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Shigeru Ban and VAN install paper partition shelters for Ukrainian refugees in Poland

Poland Architecture News - Mar 24, 2022 - 14:18   1110 views

Shigeru Ban and VAN install paper partition shelters for Ukrainian refugees in Poland

Pritzker Prize-winning architect Shigeru Ban and his non-profit organization Voluntary Architects’ Network (VAN) has installed temporary paper partition shelters for Ukrainian refugees in Poland

The temporary shelters were built in response to the increasing influx of Ukrainian refugees staying in neighboring countries of Ukraine, like Poland. 

The installation of refugee shelters was realized in cooperation with a group, led by a Polish architect, Hubert Trammer, a member of the New European Bauhaus – an initiative of European Commission by President Ursula Gertrud von der Leyen, and Jerzy Łątka, who is a PhD, Engineering student in Architecture from the Faculty of Architecture of Wrocław University of Science and Technology.

Shigeru Ban and VAN install paper partition shelters for Ukrainian refugees in Poland

Image via Voluntary Architects’ Network (VAN)

Ban and the team used a Paper Partition System (PPS) made of paper tubes and fabric curtains to provide privacy. 

The system is commonly used in Ban's architecture used like in his other projects, including an installation for flooding victims in Japan in 2018.

Other projects of the architect and VAN include shelters for the Great East Japan Earthquake victims in 2011, shelters for the 2016 Kumamoto Earthquake, shelters for the 2018 Hokkaido Earthquake, and shelters for 2020 torrential rain in southern Kyushu.

Shigeru Ban and VAN install paper partition shelters for Ukrainian refugees in Poland

Image via Voluntary Architects’ Network (VAN)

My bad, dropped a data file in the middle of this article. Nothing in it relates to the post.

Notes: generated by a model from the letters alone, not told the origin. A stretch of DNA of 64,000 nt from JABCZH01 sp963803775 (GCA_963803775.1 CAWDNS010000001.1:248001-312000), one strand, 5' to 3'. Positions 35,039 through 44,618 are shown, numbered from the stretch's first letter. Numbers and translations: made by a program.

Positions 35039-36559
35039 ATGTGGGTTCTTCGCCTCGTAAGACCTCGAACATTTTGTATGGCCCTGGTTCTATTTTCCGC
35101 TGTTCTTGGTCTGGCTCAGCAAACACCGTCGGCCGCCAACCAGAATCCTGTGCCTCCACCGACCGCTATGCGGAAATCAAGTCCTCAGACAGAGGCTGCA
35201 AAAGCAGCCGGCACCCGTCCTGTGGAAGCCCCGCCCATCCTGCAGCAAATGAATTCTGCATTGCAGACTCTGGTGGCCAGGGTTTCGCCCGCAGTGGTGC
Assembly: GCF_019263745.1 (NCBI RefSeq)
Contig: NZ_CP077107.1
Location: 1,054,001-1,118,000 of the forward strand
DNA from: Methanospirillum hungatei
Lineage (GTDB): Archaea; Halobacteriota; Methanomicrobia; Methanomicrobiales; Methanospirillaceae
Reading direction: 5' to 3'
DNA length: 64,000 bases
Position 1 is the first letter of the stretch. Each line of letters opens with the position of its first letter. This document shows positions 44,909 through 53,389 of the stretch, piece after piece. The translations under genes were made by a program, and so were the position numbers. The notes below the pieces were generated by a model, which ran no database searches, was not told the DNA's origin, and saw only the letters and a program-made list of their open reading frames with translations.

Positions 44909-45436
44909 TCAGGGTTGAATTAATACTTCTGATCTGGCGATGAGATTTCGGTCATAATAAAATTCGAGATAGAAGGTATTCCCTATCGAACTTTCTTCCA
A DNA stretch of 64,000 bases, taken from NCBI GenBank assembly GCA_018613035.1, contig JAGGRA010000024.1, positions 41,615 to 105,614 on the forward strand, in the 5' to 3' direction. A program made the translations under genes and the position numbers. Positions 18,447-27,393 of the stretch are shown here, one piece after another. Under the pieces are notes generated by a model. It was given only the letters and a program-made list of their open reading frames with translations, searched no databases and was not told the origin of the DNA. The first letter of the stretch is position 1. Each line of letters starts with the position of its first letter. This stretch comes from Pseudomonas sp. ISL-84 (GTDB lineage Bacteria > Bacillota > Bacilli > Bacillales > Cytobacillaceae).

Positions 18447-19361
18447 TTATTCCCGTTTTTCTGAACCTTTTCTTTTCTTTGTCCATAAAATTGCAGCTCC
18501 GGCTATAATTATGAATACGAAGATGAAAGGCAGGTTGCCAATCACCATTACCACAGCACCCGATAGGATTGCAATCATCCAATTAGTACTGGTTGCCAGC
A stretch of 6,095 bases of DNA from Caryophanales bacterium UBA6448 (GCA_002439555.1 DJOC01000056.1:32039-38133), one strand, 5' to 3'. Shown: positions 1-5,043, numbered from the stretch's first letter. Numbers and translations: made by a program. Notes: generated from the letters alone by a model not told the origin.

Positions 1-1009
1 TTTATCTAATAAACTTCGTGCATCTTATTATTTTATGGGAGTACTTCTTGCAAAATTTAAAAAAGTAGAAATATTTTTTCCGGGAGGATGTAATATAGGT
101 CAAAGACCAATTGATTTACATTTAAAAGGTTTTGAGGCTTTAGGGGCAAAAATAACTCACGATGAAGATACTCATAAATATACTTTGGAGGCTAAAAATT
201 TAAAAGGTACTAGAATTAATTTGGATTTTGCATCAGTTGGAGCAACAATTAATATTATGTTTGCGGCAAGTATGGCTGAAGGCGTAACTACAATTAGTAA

"They are called evacuees, but they are ordinary people like us" Shigeru Ban told The Asahi Shimbun newspaper. 

"They are with their family members, just like survivors of natural disasters are after emergencies." 

"But the big difference is that Ukrainian evacuees are not with their husbands or fathers. Ukrainian men are basically banned from leaving the country. It’s sad," Ban added.

Ban's installations were installed in two sites - inside the former hypermarket in Chełm and in the interiors of the Art Exhibitions Bureau (BWA) at Wrocław Główny train station.  

Shigeru Ban and VAN install paper partition shelters for Ukrainian refugees in Poland

Image via Voluntary Architects’ Network (VAN)

The shelters contain partitions made of cardboard poles covered with polyethylene and beams that were coated with kraft paper made from recycled paper or virgin fibre, which makes the process easy to install and remove anytime. 

"The team connected them with paper connectors and reinforced tape," said Jerzy Łątka PhD, Eng, Arch from the Faculty of Architecture of Wrocław University of Science and Technology. 

"Using the thinnest possible paper cylinders, it's an optimal solution that guarantees safety. Also, we hung textile curtains forming "walls" between the partitions," Łątka added.

Shigeru Ban and VAN install paper partition shelters for Ukrainian refugees in Poland

Image via Voluntary Architects’ Network (VAN)